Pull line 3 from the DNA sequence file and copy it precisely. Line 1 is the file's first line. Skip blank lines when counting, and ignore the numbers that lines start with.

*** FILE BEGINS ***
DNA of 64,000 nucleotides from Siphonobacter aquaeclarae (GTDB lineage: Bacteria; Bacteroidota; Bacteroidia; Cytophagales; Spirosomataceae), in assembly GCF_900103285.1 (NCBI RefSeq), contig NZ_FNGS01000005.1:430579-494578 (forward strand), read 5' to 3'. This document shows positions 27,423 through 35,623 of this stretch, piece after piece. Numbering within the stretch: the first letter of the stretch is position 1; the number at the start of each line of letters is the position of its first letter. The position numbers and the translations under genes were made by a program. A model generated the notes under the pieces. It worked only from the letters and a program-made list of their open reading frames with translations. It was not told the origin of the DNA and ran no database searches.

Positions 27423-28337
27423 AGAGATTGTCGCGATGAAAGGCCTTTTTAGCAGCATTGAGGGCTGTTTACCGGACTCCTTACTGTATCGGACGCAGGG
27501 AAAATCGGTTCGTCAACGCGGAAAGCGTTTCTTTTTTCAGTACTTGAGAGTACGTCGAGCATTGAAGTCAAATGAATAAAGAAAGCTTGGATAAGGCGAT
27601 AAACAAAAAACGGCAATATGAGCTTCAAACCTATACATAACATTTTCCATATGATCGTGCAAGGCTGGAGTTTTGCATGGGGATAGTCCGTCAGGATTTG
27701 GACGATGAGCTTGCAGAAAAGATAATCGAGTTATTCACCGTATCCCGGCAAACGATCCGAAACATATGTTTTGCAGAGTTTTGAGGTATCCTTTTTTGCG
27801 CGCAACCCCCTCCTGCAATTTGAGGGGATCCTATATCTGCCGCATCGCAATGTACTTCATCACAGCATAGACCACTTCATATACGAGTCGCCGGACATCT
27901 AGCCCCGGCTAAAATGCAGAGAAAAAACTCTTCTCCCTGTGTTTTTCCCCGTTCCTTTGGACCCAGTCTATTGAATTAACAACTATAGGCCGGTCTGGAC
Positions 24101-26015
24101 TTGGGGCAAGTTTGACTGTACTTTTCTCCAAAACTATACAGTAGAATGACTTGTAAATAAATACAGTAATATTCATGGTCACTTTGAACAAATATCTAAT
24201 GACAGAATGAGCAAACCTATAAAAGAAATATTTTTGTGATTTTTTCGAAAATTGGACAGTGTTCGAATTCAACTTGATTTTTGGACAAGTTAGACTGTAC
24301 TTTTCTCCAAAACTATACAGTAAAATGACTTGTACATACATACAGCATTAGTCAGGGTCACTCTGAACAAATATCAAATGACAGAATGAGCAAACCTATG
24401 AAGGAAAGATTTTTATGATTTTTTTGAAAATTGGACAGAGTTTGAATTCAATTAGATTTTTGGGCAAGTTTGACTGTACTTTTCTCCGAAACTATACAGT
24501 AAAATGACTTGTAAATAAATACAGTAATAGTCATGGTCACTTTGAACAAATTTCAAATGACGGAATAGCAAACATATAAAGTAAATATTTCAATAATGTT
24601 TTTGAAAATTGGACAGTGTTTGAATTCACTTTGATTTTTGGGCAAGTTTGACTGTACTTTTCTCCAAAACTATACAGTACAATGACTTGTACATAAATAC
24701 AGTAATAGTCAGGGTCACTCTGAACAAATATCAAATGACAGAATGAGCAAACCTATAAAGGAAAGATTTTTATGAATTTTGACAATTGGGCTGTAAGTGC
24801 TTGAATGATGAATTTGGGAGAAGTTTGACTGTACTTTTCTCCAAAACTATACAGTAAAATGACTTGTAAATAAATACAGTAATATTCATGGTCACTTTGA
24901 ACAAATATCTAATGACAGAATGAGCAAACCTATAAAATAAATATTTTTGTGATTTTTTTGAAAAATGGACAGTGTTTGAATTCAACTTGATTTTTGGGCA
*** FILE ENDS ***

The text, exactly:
27423 AGAGATTGTCGCGATGAAAGGCCTTTTTAGCAGCATTGAGGGCTGTTTACCGGACTCCTTACTGTATCGGACGCAGGG